The second CHEKHOV FOR DIRECTING ( AND INEVITABLY, ACTING) is being held May 13-15. The third , IMAGINATION AND THE BODY is being held 17-19th June.

A website is coming . For now we have the FB business page
http://www.facebook.com/chektrainperformireland
and the particular page on this WordPress blog.

 

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‘That it shall bear fruit’ Chalk Circle final act

Before I finally let go of my production of the Caucasian Chalk Circle I would like to share some discoveries that came because of my exploration into Chekhov’s laws of composition, along with my own experience and common sense.

In my experience it is always a massive wrench for the audience when we leave the story of Grusha suspended in the narrative, and take a step back in time to follow the story of Azdak, the man who will become her judge in the case of the child. This is inevitable given we feel we know Grusha, have followed her story for three acts, and understand what she has given up in order to keep the child. We identify and empathise with her and suddenly she is gone from the play. Ironically I know all this flies in the face of the idea of Brechtian alienation but I feel, as did one of my student actors, that Brecht fails miserably in his attempt to alienate in the Chalk Circle because Grusha, Simon and Azdak are such sympathetic characters.

So back to the wrench the audience experience as they move not just from one story to the other, and one lead character to another , but to a different style of playing as well. They move from an epic tale to a cabaret.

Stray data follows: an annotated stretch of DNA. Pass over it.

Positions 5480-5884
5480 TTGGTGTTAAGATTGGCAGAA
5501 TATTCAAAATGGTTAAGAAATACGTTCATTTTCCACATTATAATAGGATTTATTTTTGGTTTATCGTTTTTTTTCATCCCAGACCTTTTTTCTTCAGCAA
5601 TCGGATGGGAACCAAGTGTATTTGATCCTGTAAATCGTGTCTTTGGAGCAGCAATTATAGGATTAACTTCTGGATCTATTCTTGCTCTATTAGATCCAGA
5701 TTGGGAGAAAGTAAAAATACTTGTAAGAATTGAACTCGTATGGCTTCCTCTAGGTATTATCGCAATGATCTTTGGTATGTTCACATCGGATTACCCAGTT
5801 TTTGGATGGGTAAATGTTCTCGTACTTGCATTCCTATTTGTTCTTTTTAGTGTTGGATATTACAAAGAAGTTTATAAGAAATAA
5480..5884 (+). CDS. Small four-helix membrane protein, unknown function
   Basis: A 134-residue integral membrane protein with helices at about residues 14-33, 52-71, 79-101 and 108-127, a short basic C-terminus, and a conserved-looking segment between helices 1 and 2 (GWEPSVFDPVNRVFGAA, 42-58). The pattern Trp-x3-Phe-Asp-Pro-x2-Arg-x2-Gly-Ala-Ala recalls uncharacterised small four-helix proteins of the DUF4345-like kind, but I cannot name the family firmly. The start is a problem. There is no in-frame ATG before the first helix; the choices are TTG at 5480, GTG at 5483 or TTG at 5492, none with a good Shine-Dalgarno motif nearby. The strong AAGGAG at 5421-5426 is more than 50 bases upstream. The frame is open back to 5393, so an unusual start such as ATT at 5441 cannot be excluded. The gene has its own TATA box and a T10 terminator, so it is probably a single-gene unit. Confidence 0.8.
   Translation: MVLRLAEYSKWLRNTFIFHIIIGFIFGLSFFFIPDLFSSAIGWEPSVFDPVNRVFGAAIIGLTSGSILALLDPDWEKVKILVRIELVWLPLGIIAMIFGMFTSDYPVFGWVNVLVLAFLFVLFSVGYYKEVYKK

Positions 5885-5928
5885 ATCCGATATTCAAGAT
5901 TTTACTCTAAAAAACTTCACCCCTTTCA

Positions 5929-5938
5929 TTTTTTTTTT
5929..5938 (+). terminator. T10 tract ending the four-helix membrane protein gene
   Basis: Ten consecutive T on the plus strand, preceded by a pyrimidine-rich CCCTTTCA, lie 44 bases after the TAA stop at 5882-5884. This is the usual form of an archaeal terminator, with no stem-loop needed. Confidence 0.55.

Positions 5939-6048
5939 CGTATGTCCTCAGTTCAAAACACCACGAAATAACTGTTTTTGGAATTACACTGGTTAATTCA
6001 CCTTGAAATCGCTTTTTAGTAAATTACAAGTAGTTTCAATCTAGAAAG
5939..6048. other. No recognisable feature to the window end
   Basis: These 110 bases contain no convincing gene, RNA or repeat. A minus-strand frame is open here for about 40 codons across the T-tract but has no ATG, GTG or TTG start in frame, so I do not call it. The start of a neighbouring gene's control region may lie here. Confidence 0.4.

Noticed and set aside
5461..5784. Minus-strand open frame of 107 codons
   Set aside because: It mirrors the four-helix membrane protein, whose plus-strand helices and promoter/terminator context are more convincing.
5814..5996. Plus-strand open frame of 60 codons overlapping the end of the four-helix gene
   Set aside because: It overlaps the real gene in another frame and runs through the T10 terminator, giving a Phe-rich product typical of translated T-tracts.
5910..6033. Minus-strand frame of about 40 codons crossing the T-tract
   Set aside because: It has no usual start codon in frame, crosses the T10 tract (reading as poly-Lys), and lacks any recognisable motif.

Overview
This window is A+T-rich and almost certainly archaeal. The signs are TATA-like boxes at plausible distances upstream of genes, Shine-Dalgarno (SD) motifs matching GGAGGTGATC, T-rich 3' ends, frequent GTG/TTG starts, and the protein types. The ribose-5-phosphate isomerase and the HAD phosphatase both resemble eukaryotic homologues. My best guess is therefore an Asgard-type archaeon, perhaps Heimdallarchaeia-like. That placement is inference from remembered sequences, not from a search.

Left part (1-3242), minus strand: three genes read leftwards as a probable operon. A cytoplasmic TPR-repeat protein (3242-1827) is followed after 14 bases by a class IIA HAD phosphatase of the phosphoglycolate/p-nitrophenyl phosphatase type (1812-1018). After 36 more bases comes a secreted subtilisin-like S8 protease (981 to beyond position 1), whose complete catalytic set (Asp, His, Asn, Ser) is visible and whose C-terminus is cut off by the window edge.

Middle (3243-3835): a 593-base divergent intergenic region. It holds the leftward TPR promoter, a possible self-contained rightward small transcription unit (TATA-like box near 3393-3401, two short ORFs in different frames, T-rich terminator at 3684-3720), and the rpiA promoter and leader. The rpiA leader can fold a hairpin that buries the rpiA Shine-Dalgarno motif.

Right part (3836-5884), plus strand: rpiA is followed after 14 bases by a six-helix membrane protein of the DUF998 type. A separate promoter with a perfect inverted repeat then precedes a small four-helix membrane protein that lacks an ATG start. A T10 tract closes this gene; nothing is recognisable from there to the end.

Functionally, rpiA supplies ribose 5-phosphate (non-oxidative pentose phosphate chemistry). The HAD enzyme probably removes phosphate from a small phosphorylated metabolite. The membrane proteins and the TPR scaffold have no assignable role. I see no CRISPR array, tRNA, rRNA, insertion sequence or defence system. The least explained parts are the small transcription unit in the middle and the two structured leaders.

In exploring the play through the principles of composition of Michael Chekhov I looked at the shape of the play with the cast as to its beginning, middle and end. The whole of the first three stories concerning Grusha and her escape and her sacrifice in order to protect little Michael, belonged to the beginning .It seemed,in our exploration, that the Story of the Judge, the section in which Azdak is introduced and,through a fluke, becomes the judge throughout the chaos which follows the revolution, was like a party; an anarchic time through which fairness and justice occasionally shone through on those poor and disenfranchised people who were usually ignored, abused and spat upon. We felt this section had the atmosphere of a party. This party section was the middle. 

Before the end of this act though, the rulers from the beginning were back, and order (and repression) was restored. This was beginning of the end section.

So we reach the Trial, a heady atmosphere where the forces of repression and anarchy struggle in the courtroom. There is a great temptation in this final act to fall into the ‘fable trap’. What I mean is an assumption that everyone knows the end so we just play the act with strength and pace. The act however is full of moral twists and turns.

What is interesting for me is how Azdak gives Grusha such a hard time for nearly 30 minutes before eventually being courageous enough to award the child to her. Is he just a boor? What is clear is though he knows full well the Governor’s wife wants the child for her own material reasons, he is rude to Grusha and appears to side with the nobles. His life has just been saved and he has been reappointed as judge through his own random act of kindness. 

It seems to me that Grusha is his conscience; through her sacrifice and endurance and love for this child she moves from being an obedient servant to being an outspoken revolutionary. For me though this is less interesting than what is happening to Azdak, who has a decision to make. Is he going to side with the rich, compromise his principles and save his life? Or is he going to side with Grusha and move into a very dangerous future? It is easy to justify giving the child to the nobles. After all, Natella is the real mother, but it is not the moral decision. We all make these compromises every single day of our lives, and for me this courageous decision of Azdak, along with the fact that both he and Grusha perform acts of generosity which result in transformation is what makes this a really great uplifting yet unsentimental play.